Saul of Tarsus was a philosopher, debater and religious teacher that moved easily between cultures and had a mission to educate everyone in the single, greatest transforming agent of his own life—the one and only Jesus. Once his greatest nemesis, the Lord became his greatest friend. Through Christ Paul was able to find the antidote for his own consumption from the Tree of Knowledge.


In his journeys, he found his way to Athens. It was an ancient city that typified the Coexist bumper sticker. The region of the city known as Mars Hill was lined with every kind of temple and idol for every conceived religious and philosophical system.


As a scholar, places like this fascinated and perplexed him. He’s in the meeting place where lengthy debates were held, and ideas explored. He has something to say here and finds his starting point at a shrine to the Unknown God.



Acts 17:

24 “He is the God who made the world. He also made everything in it. He is the Lord of heaven and earth. He doesn’t live in temples built by human hands. 25 He is not served by human hands. He doesn’t need anything. Instead, he himself gives life and breath to all people. He also gives them everything else they have. 26 From one man he made all the people of the world. Now they live all over the earth. He decided exactly when they should live. And he decided exactly where they should live. 27 God did this so that people would seek him. And perhaps they would reach out for him and find him. They would find him even though he is not far from any of us. 28 ‘In him we live and move and exist.’ As some of your own poets have also said, ‘We are his children.’




The first thing we hear Paul identify is the distinction between Creator and Creation. The God that they did not know made the world and its contents. As far as their knowledge of existence extends, this is the God who put it in place.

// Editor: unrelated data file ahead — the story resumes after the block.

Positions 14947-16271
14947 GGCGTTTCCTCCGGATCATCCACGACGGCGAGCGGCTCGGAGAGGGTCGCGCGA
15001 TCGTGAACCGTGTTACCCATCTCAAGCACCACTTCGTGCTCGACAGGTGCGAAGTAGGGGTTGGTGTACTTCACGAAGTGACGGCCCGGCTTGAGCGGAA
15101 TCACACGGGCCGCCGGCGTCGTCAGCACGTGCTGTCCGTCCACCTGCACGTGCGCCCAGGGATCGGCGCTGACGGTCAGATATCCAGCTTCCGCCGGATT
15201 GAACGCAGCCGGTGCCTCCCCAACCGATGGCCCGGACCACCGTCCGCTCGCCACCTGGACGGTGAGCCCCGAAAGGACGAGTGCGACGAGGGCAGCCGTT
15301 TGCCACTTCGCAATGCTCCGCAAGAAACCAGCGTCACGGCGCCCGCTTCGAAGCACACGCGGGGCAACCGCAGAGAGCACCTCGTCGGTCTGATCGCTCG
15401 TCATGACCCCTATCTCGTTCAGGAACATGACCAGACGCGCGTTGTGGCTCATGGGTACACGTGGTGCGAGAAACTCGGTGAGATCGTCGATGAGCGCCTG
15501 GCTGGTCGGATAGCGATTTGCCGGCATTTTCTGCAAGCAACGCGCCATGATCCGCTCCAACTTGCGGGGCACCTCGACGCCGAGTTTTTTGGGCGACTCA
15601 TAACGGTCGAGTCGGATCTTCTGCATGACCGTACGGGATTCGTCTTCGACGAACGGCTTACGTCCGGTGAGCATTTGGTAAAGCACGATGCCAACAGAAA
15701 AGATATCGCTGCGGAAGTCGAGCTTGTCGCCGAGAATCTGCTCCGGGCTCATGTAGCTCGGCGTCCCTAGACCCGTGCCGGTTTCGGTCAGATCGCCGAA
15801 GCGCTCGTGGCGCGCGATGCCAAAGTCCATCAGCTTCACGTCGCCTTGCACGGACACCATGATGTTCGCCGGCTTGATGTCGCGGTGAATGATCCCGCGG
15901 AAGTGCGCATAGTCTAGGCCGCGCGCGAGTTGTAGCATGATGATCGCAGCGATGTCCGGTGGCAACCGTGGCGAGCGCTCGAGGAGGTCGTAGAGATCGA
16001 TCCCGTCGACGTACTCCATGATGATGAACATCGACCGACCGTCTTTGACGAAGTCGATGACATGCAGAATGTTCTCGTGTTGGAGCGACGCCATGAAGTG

Then he says something truly intriguing to people who have dedicated their lives to building temples and worshipping their gods.


He does not live in these temples built by human hands, and he is not needy. The sacrifice, the lengthy prayers, and the competitive drive to win the god’s approval is completely irrelevant to the true God. The politics and the influence that come from these man made, branded worship centres are not what he requires.


You cannot create a god to serve, but you can look for the true God that gives us all life.


God is not dependent on us; we are dependent upon Him. That is the radical notion for these temple builders. Jesus would tell his own religion that they could tear down the Temple in Jerusalem and in three days he would rebuild it. Jesus knew that he was the Temple of God.


As will be revealed elsewhere, fabricated cathedrals and shrines are not the intended temple of the true God. The truly radical notion is that we become His Temple. He will live in us and not in the work of our hands.

Paul tells the Martians (what else can you call people who live at Mars Hill?) that they have not accomplished anything that God needs from them. Instead, God has given life to them. The false notion of temple builders is the idea that we will bring a god to life. We will invoke the presence of a superpower and convince it to work with us to make our world better.



By ascribing God as the true source of all that is created and his unified distribution of all people through time, Paul suggests that this God alone is personable and intimately knowable. Understanding our origin inspires the homeward journey. God is imminently near to all people through all time. Paul is busting the distant and distracted mythology of so many of their idols.


There was an idea in a popular poem that we are the children of the god Zeus. Paul quotes their verse and says that they are onto something in this notion that we are children of God. We are the offspring of God.



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